In the case, it was more beneﬁcial for the patient to receive a minimal, non-invasive spleen-preserving operation so as to avoid a lifetime of immune system deﬁciency and thrombocytosis. The potential advantages are obvious, and include decreased risk of infection or sepsis, while the necessity for long-term anticoagulant treatment, (antiplatelet drugs) and chemoprophylaxis is minimized. The advantages of spleen-preservation laparoscopy, and distal pancreas resection include shorter hospitalization, and recovery time, reduced postoperative pain, reduced adhesions, and better cosmesis.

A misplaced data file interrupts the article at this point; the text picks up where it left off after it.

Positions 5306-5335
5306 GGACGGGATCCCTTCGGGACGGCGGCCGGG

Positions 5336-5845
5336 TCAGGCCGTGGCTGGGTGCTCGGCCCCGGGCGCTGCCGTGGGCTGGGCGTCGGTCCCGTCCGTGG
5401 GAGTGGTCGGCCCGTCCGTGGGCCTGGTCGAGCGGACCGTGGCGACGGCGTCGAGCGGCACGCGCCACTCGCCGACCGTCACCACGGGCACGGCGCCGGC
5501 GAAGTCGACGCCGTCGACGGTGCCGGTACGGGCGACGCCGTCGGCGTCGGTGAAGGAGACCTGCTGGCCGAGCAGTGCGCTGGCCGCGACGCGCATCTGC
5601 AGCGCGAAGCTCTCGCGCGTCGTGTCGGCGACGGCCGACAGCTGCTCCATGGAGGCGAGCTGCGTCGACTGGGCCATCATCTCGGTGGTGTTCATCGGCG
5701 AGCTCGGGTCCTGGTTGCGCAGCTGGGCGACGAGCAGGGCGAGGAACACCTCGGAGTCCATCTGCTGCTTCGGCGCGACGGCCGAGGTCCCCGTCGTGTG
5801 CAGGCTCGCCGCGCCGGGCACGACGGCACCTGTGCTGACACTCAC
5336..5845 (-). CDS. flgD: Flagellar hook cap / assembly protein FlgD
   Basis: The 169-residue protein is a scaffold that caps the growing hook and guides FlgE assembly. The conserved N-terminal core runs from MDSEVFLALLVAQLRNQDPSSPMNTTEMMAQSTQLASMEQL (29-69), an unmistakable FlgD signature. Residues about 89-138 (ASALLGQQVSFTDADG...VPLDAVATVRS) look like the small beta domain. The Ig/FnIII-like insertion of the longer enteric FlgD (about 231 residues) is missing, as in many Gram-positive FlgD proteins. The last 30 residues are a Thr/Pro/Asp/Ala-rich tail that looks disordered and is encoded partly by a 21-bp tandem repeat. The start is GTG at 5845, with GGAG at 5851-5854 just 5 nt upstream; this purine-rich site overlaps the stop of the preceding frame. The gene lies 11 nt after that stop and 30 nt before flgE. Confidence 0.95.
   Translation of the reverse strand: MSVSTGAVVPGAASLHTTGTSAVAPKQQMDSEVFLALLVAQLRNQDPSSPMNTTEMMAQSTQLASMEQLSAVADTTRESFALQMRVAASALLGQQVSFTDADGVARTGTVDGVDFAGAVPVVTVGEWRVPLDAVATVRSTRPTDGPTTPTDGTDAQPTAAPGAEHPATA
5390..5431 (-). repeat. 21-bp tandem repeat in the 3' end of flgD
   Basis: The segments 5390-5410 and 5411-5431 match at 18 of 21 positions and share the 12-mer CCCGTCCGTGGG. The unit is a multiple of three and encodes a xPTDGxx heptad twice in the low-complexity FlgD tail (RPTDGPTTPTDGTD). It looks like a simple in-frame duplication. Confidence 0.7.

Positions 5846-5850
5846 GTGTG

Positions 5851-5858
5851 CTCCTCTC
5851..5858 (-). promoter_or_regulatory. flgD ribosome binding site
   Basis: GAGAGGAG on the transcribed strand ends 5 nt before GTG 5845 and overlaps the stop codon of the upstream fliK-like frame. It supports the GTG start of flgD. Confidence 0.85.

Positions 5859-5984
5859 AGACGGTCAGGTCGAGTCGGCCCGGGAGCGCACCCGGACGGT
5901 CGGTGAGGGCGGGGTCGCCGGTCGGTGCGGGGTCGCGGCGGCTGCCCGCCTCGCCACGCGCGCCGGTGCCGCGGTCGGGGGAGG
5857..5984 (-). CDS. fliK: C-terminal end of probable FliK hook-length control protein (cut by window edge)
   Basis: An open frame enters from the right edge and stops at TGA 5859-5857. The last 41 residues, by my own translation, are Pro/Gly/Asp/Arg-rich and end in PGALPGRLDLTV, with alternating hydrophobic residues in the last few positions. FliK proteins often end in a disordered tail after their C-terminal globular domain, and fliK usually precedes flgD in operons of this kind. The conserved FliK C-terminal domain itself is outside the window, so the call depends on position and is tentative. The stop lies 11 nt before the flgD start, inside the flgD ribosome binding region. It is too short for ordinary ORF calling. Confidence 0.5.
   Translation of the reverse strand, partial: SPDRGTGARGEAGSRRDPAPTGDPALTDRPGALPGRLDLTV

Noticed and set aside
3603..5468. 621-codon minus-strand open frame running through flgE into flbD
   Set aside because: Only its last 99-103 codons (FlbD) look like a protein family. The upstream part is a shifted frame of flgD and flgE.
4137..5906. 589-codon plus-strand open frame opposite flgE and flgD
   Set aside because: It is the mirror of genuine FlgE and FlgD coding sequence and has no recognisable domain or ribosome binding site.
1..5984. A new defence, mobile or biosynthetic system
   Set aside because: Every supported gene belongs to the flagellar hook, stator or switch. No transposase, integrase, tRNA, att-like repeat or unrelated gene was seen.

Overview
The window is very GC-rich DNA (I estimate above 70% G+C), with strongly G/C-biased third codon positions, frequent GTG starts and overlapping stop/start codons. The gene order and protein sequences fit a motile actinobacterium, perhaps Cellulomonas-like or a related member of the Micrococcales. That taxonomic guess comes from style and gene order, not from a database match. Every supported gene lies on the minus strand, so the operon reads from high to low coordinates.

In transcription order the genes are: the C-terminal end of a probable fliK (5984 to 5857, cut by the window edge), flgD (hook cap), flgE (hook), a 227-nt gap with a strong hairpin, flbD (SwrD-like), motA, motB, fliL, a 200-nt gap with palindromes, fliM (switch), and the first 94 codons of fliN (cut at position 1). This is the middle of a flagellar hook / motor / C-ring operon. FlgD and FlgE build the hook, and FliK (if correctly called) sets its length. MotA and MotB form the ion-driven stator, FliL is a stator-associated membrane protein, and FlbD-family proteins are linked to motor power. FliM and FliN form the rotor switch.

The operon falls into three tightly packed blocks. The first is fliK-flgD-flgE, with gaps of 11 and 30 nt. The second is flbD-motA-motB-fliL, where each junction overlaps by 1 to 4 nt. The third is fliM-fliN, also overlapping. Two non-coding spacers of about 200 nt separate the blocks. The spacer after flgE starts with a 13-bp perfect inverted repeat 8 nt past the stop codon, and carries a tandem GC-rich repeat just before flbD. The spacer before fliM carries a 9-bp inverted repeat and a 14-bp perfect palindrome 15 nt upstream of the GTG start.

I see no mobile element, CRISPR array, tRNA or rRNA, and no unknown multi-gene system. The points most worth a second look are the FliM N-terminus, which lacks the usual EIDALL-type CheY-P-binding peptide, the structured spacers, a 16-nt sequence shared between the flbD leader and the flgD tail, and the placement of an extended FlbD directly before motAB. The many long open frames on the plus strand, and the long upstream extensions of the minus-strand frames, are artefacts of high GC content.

In conclusion, it is safe and feasible to perform laparoscopic spleen operation that retains the body and tail of the pancreas resection, and it is worth considering for patients with benign, or low-malignancy tumors of the tail of the pancreas.
Conflicts of Interest: The authors have no conflicts of interest to declare.
Informed Consent: Written informed consent was obtained from the patient for publication of this manuscript and any accompanying images.
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(English Language Editor: Jeremy Dean Chapnick, AME Publishing Company)